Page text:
Brotcorne, Fany ULiege; Maslarov, Cindy; Wandia, I. Nengah et al

in American Journal of Primatology (2014), 76

When choosing their sleeping sites, primates make adaptive trade‐offs between various biotic and abiotic constraints. In human‐modified environments, anthropic factors may play a role. We assessed the ... [more ▼]

When choosing their sleeping sites, primates make adaptive trade‐offs between various biotic and abiotic constraints. In human‐modified environments, anthropic factors may play a role. We assessed the influence of ecological (predation), social (intergroup competition), and anthropic (proximity to human settlements) factors in sleeping site choice by long‐tailed macaques (Macaca fascicularis) occupying a habitat at the interface of natural forests and human‐modified zones in Bali Barat National Park, Indonesia. Over the course of 56 nights, we collected data relating to physical features of sleeping trees, patterns of the use of sleeping sites within the home range, pre‐sleep behavior, diurnal ranging patterns and availability of natural and human food. Overall, the macaques used 17 sleeping sites with 37 sleeping trees. When the monkeys slept in forest zones, they selected sleeping trees that had larger trunks but were not significantly taller than surrounding trees. Though the macaques rarely re‐used sleeping sites on consecutive nights, they frequently re‐used four sites over the study period. The group favored sleeping within the core area of its home range, despite the occurrence of frequent agonistic intergroup encounters there. Macaques preferentially selected sleeping trees located within or near human‐modified zones, especially when human food was abundant and natural food was scarce. These results partially support the hypothesis that long‐tailed macaques choose their sleeping sites to avoid predation; proximity to human settlements appears to be the primary factor influencing sleeping site choice in this primate species. Our results reflect the strong influence that anthropic factors have on primates, which subsist in increasingly human‐dominated landscapes. [less ▲]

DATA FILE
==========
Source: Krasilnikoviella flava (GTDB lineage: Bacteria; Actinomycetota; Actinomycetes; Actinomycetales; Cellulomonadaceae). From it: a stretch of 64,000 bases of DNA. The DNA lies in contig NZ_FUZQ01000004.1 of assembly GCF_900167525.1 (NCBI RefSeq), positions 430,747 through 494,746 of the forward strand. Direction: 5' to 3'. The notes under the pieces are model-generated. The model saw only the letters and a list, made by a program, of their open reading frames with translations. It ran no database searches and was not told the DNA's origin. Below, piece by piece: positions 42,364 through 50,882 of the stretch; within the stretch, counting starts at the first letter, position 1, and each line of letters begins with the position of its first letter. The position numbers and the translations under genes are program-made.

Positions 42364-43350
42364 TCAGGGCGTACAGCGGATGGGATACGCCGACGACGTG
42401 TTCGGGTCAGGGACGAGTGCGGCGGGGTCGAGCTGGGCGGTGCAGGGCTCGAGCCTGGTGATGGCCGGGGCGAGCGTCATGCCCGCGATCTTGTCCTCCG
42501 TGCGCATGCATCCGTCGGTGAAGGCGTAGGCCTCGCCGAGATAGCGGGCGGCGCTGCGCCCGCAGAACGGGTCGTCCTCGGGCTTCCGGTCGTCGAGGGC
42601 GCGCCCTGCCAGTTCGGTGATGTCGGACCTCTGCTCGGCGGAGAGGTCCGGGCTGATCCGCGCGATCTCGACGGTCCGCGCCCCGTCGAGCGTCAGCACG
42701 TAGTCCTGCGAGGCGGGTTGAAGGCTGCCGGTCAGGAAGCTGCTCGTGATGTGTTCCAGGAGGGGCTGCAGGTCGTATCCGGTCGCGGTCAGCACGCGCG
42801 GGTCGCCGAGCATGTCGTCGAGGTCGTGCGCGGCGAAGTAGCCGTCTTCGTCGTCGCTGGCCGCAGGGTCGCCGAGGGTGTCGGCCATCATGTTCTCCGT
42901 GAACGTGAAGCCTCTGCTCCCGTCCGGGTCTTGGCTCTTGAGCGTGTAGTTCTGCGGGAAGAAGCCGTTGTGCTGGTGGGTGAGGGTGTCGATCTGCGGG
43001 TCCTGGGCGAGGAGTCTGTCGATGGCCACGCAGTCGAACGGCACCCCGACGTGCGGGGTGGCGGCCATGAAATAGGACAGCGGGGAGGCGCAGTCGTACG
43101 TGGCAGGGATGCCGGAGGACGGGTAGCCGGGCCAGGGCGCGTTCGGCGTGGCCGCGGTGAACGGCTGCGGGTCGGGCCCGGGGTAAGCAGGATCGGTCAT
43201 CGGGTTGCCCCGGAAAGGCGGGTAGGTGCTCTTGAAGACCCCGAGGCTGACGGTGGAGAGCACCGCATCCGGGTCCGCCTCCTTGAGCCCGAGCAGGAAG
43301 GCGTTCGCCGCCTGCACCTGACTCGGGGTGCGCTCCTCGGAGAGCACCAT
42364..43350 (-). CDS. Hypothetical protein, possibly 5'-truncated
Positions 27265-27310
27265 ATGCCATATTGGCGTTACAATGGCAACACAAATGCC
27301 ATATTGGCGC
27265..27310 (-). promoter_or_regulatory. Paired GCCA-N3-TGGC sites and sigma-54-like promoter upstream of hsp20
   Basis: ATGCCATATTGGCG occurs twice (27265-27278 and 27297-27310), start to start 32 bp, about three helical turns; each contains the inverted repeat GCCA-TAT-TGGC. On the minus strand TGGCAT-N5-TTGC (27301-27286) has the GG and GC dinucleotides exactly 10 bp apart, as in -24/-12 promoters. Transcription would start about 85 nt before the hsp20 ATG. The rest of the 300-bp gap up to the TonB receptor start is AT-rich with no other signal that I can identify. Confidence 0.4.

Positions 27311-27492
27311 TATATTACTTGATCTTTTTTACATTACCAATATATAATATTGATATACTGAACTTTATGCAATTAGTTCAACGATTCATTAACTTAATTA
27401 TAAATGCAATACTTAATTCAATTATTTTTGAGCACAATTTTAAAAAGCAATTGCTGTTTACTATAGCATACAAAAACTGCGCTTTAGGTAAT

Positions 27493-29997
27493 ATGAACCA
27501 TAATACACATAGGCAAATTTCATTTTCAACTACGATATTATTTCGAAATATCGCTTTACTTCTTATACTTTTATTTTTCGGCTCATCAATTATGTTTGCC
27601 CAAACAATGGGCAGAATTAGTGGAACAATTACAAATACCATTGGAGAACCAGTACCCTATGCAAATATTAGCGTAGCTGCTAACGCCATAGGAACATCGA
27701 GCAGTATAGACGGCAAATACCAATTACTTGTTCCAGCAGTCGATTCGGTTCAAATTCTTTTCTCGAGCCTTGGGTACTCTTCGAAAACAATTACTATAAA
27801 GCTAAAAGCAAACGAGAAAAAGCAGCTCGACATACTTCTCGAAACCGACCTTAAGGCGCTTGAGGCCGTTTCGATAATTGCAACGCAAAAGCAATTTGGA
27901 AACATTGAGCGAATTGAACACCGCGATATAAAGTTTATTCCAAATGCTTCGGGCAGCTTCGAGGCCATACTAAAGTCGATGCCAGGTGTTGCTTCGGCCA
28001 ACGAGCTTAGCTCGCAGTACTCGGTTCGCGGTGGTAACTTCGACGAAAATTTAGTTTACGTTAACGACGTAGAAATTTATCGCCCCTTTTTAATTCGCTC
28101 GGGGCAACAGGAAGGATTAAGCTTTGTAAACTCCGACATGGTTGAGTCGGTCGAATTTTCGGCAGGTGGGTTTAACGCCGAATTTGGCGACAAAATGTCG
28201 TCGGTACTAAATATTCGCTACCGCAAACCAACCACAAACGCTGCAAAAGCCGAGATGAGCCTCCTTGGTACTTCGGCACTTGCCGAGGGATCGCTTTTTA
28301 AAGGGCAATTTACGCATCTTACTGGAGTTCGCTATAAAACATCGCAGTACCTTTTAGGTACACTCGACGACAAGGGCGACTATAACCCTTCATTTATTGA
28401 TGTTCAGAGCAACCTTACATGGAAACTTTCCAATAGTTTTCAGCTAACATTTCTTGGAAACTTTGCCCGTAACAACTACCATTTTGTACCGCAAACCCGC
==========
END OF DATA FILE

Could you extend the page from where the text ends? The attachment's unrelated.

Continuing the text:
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See detailLocal perceptions and attitudes towards synanthrope long-tailed macaques (Macaca fascicularis) living in Padangtegal Monkey forest, Bali (Indonesia)
Brotcorne, Fany ULiege; Paquay, Leila; Wandia, I.Nengah et al

in Folia Primatologica: International Journal of Primatology (2013, October 03), 85(1), 48

The sympatric relationship between humans and other primates in interface zones is a contemporary widespread phenomenon. The expanding landscapes anthropization leads to an intensification of human-other ... [more ▼]

The sympatric relationship between humans and other primates in interface zones is a contemporary widespread phenomenon. The expanding landscapes anthropization leads to an intensification of human-other primate interactions ranging from conflict to co-operation scenarios. Our study investigated the commensal relationships between long-tailed macaques and humans at the tourist Padangtegal Monkey Forest. We present here results related to human-macaque interactions and local people’s perceptions and attitudes towards the latter. We used ethological methods to quantify the nature of the interactions and we conducted a questionnaire survey to identify the macaques’ status in local public opinion. 99 respondents (62 males and 37 females) were selected in a radius of 2km around the Monkey Forest. Perceptions and attitudes were explicitly measured on self-reports and were attributed to a 4 point score. Macaques interacted with humans for 1.1% of their activity budget and these interactions were mostly aggressive (0.6%), food-related (0.4%) or neutral (0.1%). 80% of the aggressive interactions were initiated by humans but the majority aimed at protecting crops and properties from macaques’ incursions. Overall, most of the respondents had positive perceptions and attitudes towards macaques, except neighbouring landowner farmers who suffered from crop damage. Despite nuisances caused by macaques, the majority of the interviewees reported to derive compensatory economic and cultural benefits from their relationships with macaques. The religious and economic contexts might explain the high tolerance level towards macaques that represents a source of hope for a sustainable coexistence, although some management strategies minimizing crop damage still need to be reinforced. [less ▲]